Today, agribusiness and pharmaceutical giant Bayer announced several massive legal settlements totaling over $10 billion to compensate those harmed by products of its recently acquired subsidiary, the Monsanto Company. The settlements involved two hazardous herbicides (weedkillers), Roundup and dicamba.
Bayer has agreed to pay up to $10.9 billion to roughly 125,000 people claiming that the company's Roundup herbicide was responsible for their cancer. Glyphosate, the active ingredient in Roundup, was designated a probable human carcinogen by an expert working group of the World Health Organization's International Agency for Research on Cancer (IARC) in 2015. IARC, the world's premier cancer authority, found that glyphosate caused cancer in animals and is linked to non-Hodgkin lymphoma (NHL) in humans.
The Roundup litigation settlement was preceded by three bellwether cases, in which juries sided with NHL-suffering plaintiffs in finding that their exposure to glyphosate contributed to their cancers. Plaintiffs Edwin Hardeman, DeWayne Johnson, and Alberta and Alva Pilliod were each awarded between $25 to $87 million.
"No financial settlement can make good the pain, suffering and lives lost to Monsanto's cancer-causing Roundup, but this settlement at least provides some small restitution, and more importantly will help dissuade others from putting themselves at similar risk by using this hazardous product," said Bill Freese, science policy analyst at Center for Food Safety (CFS).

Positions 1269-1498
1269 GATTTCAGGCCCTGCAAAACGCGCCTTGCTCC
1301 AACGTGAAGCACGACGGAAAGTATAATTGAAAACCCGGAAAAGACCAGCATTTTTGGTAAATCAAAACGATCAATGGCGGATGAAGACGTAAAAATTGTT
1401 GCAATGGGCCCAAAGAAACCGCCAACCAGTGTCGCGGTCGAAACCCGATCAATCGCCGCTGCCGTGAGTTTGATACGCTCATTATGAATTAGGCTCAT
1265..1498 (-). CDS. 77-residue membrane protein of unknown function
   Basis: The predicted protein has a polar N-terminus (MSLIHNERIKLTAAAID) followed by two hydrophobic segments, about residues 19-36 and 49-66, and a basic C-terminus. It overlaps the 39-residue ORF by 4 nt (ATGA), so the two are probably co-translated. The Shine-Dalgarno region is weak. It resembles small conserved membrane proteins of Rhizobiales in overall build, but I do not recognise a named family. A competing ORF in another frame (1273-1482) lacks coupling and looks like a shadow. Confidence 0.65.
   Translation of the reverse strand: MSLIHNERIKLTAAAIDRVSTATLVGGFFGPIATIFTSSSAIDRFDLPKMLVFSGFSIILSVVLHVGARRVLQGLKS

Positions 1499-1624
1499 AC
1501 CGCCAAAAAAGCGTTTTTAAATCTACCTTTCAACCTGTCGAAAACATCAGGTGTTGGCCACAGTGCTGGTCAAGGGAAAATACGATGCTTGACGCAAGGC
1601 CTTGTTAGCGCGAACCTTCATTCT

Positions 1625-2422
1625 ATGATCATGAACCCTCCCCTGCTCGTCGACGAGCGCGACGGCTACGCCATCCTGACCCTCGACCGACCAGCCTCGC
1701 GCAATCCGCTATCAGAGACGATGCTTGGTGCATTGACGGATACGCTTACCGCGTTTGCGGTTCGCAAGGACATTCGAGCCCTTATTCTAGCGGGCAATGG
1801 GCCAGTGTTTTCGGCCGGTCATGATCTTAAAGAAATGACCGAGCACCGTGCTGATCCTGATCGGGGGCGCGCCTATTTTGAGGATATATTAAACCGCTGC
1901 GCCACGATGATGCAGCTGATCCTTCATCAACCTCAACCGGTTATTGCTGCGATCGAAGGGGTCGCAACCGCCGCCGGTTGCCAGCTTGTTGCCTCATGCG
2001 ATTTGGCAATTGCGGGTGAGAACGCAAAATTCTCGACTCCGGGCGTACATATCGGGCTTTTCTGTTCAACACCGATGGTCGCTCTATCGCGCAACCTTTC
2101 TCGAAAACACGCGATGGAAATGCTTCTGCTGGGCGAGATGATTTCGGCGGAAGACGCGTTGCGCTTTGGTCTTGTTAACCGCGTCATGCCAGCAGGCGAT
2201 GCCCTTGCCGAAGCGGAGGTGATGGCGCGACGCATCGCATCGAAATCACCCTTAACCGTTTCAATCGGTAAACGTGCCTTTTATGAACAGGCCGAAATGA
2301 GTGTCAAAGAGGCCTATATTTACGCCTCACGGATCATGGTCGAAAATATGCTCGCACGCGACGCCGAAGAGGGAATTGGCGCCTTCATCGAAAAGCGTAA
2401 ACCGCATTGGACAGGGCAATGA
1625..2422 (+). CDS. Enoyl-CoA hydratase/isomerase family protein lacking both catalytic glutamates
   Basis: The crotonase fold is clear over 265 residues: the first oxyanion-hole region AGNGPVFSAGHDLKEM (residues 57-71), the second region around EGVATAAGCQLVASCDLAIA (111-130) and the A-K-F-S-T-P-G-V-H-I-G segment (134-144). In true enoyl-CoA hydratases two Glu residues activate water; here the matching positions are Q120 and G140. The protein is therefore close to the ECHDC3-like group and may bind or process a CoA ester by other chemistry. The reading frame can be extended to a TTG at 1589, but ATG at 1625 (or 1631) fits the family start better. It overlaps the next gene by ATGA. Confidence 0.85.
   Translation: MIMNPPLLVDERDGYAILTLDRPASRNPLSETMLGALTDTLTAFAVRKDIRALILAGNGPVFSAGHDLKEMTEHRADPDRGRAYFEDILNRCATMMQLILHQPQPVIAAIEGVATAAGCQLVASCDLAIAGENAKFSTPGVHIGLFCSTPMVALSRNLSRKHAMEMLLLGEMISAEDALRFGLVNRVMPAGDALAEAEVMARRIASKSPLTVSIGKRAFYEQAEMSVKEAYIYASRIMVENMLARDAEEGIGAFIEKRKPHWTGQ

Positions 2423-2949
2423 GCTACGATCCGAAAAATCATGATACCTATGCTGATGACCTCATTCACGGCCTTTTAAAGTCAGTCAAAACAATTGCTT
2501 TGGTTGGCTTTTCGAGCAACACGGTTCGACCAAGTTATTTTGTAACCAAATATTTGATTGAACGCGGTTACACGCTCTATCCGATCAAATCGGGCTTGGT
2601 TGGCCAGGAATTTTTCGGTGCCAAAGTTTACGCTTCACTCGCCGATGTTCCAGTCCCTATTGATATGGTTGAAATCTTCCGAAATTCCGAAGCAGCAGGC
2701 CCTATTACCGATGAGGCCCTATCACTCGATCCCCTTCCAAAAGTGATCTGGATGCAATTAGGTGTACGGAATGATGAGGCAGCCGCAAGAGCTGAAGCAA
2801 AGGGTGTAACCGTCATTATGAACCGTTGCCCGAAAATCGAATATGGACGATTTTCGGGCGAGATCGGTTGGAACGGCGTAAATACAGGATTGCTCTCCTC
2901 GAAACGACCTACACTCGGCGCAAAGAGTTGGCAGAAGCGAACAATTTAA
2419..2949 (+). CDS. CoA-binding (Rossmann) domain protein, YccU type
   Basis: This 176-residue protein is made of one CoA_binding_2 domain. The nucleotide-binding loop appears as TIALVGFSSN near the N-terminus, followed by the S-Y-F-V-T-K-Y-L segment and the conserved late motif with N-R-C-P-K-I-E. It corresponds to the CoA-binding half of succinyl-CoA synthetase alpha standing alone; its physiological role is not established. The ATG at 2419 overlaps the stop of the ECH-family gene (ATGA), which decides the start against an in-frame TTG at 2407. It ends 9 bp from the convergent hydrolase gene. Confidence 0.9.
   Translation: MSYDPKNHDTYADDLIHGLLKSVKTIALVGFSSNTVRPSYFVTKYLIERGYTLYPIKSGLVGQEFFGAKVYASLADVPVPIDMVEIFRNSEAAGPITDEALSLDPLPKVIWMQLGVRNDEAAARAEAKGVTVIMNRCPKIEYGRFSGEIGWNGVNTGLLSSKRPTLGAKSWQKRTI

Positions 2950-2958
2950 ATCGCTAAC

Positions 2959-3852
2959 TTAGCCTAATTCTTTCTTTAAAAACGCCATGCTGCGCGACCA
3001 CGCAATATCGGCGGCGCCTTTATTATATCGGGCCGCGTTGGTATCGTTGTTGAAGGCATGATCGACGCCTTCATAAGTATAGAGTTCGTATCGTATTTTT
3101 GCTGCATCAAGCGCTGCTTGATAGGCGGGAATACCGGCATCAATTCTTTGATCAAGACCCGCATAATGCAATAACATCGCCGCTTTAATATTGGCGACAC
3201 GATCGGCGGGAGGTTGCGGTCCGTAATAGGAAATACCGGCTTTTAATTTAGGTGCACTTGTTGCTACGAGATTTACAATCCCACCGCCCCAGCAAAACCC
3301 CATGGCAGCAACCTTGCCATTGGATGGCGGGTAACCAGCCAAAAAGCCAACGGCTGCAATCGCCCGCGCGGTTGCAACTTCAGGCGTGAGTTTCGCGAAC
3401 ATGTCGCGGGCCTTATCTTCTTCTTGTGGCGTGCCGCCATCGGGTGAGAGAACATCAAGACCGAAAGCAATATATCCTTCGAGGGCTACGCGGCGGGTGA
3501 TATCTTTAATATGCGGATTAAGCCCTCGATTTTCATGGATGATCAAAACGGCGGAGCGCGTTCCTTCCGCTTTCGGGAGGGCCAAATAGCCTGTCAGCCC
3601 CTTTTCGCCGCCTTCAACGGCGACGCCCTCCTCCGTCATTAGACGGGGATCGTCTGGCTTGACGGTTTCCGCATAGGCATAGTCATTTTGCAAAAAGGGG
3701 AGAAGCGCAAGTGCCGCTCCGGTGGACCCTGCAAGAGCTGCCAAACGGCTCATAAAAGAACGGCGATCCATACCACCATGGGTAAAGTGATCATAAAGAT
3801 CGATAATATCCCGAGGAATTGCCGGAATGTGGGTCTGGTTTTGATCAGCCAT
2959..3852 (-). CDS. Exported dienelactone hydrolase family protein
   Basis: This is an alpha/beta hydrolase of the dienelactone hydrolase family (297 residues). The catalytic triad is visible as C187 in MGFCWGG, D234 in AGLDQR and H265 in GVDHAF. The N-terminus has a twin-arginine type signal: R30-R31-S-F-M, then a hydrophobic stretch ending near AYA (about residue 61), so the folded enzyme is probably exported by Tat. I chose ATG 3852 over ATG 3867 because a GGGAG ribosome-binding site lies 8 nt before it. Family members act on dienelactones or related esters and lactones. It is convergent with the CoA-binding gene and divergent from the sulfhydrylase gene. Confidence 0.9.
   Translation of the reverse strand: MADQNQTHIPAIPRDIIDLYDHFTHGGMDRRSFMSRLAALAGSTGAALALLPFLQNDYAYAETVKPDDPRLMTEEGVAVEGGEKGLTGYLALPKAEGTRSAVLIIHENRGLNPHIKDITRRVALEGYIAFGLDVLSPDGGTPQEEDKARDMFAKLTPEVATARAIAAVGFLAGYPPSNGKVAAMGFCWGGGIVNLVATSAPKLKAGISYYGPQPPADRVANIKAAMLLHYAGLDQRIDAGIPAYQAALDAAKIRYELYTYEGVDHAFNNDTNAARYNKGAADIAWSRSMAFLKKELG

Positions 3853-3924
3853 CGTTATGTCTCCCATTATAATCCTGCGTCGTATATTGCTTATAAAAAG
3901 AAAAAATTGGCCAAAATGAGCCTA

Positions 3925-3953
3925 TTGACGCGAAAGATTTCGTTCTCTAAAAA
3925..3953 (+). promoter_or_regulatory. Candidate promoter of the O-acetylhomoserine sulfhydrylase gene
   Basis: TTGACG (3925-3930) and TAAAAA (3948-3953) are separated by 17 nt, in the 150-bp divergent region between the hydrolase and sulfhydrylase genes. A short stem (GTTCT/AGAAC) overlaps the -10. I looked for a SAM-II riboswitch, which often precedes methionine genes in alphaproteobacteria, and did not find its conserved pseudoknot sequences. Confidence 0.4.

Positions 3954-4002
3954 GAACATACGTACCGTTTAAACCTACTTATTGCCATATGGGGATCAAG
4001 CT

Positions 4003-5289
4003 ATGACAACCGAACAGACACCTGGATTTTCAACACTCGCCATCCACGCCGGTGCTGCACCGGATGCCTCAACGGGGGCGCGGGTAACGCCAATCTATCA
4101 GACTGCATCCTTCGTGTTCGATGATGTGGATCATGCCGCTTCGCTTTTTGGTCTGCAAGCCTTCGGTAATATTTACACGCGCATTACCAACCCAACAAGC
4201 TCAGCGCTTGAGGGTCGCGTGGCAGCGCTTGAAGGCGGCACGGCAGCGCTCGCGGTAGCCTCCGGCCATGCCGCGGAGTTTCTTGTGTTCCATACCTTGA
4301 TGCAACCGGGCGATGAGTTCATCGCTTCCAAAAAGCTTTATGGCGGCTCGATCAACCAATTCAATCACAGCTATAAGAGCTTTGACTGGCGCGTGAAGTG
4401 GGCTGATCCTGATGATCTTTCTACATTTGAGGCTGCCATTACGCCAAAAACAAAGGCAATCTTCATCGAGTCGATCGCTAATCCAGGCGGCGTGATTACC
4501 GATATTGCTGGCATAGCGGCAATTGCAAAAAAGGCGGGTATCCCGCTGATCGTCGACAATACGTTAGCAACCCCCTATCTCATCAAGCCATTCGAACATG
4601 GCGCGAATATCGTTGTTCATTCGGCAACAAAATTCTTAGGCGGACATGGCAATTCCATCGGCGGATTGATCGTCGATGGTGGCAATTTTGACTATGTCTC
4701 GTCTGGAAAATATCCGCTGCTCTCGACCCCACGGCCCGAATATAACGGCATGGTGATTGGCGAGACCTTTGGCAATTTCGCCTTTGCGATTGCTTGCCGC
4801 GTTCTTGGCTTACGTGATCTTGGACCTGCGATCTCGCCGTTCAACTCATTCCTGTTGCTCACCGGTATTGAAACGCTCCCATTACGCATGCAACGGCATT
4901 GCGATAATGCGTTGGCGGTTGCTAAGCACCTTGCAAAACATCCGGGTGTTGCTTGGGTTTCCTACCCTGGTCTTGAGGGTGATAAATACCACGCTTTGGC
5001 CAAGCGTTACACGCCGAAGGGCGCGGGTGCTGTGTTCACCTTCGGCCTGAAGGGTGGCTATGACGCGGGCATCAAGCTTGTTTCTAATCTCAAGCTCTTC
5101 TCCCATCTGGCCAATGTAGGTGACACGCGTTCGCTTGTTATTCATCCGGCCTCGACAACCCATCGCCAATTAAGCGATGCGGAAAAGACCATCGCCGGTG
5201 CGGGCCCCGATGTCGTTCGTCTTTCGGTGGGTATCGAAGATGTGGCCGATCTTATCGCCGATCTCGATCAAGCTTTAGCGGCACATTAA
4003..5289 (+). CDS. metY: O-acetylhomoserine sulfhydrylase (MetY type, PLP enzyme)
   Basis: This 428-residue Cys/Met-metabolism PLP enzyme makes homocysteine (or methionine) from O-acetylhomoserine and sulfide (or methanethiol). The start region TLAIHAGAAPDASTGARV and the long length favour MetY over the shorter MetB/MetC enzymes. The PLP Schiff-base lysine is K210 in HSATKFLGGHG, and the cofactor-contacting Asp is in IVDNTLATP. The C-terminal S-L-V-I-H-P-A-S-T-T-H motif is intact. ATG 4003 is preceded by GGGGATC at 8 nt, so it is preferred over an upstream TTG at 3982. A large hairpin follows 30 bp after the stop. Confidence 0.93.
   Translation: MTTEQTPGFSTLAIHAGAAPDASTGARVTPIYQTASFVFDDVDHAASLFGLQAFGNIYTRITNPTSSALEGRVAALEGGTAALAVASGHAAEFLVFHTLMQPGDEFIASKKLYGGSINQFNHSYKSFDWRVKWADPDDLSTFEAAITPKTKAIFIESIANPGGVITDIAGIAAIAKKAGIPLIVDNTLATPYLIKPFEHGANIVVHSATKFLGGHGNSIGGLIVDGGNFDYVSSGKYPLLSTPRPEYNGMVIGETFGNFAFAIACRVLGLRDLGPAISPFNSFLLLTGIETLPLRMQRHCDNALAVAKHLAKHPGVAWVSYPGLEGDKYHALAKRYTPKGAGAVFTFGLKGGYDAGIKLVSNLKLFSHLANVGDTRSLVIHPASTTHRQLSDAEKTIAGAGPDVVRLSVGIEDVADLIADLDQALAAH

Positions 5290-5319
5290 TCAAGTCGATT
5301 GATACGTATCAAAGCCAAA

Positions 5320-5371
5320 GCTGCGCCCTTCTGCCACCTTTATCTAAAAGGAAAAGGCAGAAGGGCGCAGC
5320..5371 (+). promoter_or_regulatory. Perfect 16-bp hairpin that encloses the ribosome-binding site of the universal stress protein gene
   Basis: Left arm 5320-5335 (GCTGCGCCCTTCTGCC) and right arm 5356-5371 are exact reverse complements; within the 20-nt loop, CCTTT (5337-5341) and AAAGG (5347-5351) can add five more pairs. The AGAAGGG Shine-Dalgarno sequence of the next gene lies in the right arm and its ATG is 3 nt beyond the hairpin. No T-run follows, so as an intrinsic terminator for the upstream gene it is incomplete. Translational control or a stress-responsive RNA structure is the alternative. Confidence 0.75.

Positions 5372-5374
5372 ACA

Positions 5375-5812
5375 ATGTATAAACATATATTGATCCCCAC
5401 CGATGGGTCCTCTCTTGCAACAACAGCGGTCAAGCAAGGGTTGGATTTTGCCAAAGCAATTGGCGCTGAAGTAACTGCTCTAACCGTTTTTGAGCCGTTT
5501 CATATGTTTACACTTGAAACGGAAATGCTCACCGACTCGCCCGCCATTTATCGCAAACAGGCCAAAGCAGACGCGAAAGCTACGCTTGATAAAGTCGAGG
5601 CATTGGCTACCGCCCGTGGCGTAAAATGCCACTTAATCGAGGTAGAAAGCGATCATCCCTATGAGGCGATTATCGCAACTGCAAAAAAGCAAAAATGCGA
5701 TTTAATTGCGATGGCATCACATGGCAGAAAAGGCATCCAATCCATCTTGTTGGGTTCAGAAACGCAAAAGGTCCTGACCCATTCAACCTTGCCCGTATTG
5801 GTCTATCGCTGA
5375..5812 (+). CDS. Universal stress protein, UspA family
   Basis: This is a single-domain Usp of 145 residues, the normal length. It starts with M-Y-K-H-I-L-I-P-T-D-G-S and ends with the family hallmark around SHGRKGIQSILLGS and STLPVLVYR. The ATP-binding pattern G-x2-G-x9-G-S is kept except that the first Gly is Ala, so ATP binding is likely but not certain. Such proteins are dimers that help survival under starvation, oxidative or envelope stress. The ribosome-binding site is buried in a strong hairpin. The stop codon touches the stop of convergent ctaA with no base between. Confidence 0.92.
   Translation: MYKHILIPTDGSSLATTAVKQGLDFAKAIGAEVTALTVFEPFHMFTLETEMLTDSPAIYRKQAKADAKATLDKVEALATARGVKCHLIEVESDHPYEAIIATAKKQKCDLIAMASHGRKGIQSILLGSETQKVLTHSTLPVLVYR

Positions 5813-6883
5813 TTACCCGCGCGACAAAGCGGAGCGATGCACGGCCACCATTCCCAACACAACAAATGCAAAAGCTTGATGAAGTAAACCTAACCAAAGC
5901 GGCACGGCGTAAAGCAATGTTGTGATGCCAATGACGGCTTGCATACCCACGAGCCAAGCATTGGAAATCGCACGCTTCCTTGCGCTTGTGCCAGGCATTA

CFS has warned of Roundup's hazards for many years, and contributed a friend of the court brief to help defend the Hardeman verdict against an appeal by Bayer.
In a separate agreement, Bayer announced it would pay up to $400 million to thousands of farmers whose crops had been damaged due to rampant drift of the company's highly volatile dicamba herbicide. This agreement was preceded by two lawsuits that likely provided impetus for Bayer to settle.
In one case decided on June 3rd, 2020, a federal court of appeals ruled that the U.S. Environmental Protection Agency's (EPA's) approval of Bayer's dicamba formulation XtendiMax, and of two similar herbicide formulations sold by BASF and Corteva, violated federal pesticide law. The Court found that EPA had "entirely failed to acknowledge" fundamental risks associated with these products, including the economic and social costs of drift damage, and substantially understated others. In the other case, Missouri peach farmer Bill Bader won a settlement of $265 million in a lawsuit against Bayer-Monsanto for the devastation wrought by years of dicamba drift onto his southeast Missouri peach orchard, the region's largest.
Bayer's dicamba formulation, known as XtendiMax, is applied directly to soybeans and cotton genetically engineered for resistance to it. Since its introduction in 2017, XtendiMax and two other dicamba formulations (BASF's Engenia and Corteva's FeXapan) have elicited many thousands of complaints of drift damage from farmers of non-dicamba-resistant soybeans as well as vegetable, fruit and many other crops. At least 5 millions acres of soybeans alone have been damaged by dicamba drift. Agronomists describe the scale of injury as unprecedented in the history of agriculture. Dicamba injury to trees and other vegetation is also rampant in states where dicamba is heavily used.